Friday, November 12, 2010

Eschew the Cruise

You might have heard of the so-called “Nightmare Cruise,” Carnival’s 1,000-foot boat “Splendor” that drifted helpless in the Pacific Ocean last week after an engine fire. Power failed, toilets backed up, helicopters dropped emergency supplies of Pop Tarts and Spam, and, according to one passenger, “a lot of people were getting smashed off warm beer.”

Sounds like a typical week at my house, really. What’s the big deal?

After six tug boats towed the ship to San Diego, it became clear that this would become one of the most amusing and surreal mainstream news stories to appear in quite some time. Here are two actual quotes the Associated Press got from disembarking passengers:

“It was nothing like it was advertised in the brochure.” Hmmm... You don’t say?

“This could be the only cruise where people lost weight instead of gaining weight.” Sign me up!

A 42-year-old man was one of the first of the 4500 vacationers let off the ship because it was his birthday. So much for women and children first.

What kind of sociopathic twit looks around at their fellow passengers, including old ladies who had not been able to get their own food for days because elevators weren’t working, and says, “Can I go first? I’m turning 42 today.”

I have never been on a cruise. And I probably couldn’t go if I wanted to, either, because my wife can’t deal with feeling even remotely trapped. This is a woman who suffered a panic attack at Disney’s “Spaceship Earth” a mere 20 yards from the start of the ride because she thought there would be no way to get out if something went wrong. This was after we had already passed four clearly marked emergency exits.

So I can’t speak from experience regarding cruises. But I have seen “The Love Boat,” and I have watched a video on Youtube called “Pacific Sun Cruise Liner in Heavy Seas” (necessary viewing), which qualifies me as an authority on all maritime matters.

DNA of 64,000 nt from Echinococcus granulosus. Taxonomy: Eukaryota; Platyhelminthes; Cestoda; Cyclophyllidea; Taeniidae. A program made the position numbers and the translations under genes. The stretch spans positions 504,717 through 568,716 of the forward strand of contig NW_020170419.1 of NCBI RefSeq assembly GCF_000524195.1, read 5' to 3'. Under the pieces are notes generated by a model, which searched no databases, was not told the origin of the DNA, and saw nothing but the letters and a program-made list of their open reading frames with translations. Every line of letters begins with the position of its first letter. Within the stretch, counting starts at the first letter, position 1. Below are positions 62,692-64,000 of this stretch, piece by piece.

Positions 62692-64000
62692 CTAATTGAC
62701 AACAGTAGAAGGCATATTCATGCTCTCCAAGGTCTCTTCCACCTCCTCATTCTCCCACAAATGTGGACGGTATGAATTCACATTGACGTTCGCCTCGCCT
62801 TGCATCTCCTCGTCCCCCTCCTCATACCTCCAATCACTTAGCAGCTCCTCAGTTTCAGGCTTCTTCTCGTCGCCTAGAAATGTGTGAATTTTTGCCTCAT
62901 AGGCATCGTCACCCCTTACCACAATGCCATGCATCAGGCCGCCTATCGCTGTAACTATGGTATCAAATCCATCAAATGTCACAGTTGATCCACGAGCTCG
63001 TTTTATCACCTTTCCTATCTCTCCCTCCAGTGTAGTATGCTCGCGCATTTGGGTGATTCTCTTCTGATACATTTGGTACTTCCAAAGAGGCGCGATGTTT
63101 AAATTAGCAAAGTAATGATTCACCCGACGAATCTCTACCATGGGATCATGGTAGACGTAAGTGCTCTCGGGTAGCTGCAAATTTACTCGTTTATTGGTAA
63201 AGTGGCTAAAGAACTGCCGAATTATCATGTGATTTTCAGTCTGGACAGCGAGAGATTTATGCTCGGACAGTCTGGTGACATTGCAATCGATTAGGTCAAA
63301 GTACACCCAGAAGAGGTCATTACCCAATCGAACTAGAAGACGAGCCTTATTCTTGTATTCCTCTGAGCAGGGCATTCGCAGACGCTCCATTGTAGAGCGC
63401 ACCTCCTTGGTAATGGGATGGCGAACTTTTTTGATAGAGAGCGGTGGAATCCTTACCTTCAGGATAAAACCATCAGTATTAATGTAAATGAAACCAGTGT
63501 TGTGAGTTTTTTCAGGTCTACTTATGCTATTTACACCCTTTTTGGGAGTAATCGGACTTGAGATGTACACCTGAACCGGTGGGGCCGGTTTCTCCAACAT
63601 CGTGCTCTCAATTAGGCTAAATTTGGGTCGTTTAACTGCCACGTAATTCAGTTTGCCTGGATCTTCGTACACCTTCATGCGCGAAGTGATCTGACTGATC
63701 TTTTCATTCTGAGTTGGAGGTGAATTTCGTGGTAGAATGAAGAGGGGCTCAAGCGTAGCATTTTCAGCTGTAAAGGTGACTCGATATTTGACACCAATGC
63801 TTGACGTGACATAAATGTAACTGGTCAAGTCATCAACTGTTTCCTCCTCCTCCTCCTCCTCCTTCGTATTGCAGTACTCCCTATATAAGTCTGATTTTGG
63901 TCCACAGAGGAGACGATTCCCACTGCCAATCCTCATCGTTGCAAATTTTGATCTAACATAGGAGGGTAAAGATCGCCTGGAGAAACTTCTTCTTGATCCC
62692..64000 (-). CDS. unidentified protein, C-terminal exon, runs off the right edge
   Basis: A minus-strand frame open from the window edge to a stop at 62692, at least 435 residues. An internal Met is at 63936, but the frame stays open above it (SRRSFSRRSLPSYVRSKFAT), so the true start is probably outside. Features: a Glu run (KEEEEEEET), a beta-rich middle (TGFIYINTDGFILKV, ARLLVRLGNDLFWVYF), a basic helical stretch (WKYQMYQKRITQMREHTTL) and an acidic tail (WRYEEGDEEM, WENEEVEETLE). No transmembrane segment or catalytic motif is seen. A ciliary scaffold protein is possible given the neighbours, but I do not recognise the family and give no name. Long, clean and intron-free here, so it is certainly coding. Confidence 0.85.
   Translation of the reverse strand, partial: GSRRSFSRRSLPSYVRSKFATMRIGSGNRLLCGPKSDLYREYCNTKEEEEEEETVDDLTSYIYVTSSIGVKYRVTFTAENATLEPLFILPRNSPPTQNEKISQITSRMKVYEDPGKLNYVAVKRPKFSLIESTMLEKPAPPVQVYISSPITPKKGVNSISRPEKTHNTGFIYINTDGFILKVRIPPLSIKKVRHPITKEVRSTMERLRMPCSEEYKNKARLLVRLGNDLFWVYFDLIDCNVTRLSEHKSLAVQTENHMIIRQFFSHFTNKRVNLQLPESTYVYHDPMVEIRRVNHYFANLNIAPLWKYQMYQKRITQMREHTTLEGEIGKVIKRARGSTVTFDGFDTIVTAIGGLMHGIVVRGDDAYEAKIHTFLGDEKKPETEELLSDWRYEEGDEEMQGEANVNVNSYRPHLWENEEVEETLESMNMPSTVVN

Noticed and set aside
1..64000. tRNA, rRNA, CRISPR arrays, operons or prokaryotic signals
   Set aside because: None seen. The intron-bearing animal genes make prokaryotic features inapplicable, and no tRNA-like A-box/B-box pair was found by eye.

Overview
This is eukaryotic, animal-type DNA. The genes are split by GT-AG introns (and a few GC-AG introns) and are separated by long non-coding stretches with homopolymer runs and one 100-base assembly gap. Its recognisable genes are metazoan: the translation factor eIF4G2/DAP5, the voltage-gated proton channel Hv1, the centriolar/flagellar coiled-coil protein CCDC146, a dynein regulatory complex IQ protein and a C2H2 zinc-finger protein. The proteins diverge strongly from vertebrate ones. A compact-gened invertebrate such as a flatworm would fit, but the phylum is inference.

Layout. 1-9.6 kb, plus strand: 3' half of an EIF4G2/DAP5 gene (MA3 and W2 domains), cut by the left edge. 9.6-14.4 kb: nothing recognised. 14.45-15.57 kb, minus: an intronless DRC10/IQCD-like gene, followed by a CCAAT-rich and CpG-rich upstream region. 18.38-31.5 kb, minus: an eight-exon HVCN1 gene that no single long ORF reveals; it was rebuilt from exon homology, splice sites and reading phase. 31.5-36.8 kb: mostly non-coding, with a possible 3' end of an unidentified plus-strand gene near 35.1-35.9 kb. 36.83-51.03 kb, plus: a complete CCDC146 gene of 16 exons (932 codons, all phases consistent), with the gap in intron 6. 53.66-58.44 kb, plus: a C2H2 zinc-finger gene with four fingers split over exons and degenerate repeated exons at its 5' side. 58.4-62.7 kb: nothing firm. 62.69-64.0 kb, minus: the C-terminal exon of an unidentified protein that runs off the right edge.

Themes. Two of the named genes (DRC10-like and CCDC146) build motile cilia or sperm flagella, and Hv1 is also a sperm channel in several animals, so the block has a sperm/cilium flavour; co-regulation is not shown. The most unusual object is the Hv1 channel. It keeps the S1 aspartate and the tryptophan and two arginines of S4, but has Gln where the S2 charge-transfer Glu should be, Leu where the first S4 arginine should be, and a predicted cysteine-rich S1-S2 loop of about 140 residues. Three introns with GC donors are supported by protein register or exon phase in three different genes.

On a cruise, you’re isolated in the middle of nowhere with a few thousand other people who mainly want to get drunk. In other words, it’s just like living in rural Maine. You might as well just stay home and save money.

Oh, sure, cruises have swimming pools and live entertainment. So does Las Vegas, or even Boston. The advantage of those places is you can leave if something goes wrong, and the chances of drowning or being eaten by a shark are relatively small.

Granted, cruises are usually “all-inclusive.” Unlike visiting a major city, there is no need to figure out meals or transportation. Paying strangers to take care of all your basic needs appeals to a lot of people who apparently also can’t wait until they’re old and feeble enough to be admitted at an “Assisted Living” facility.

Cruise ships do occasionally stop at exotic ports, which are usually named “St. John.” But nobody dares disembark for fear that they’ll not have enough money to bribe the crack-dealing cab driver to not leave you with the sex traffickers.

So take it from me. Avoid any vacation that you cannot run from.

In fact, why don’t you come stay for a few days at my house. I’ve got Spam!

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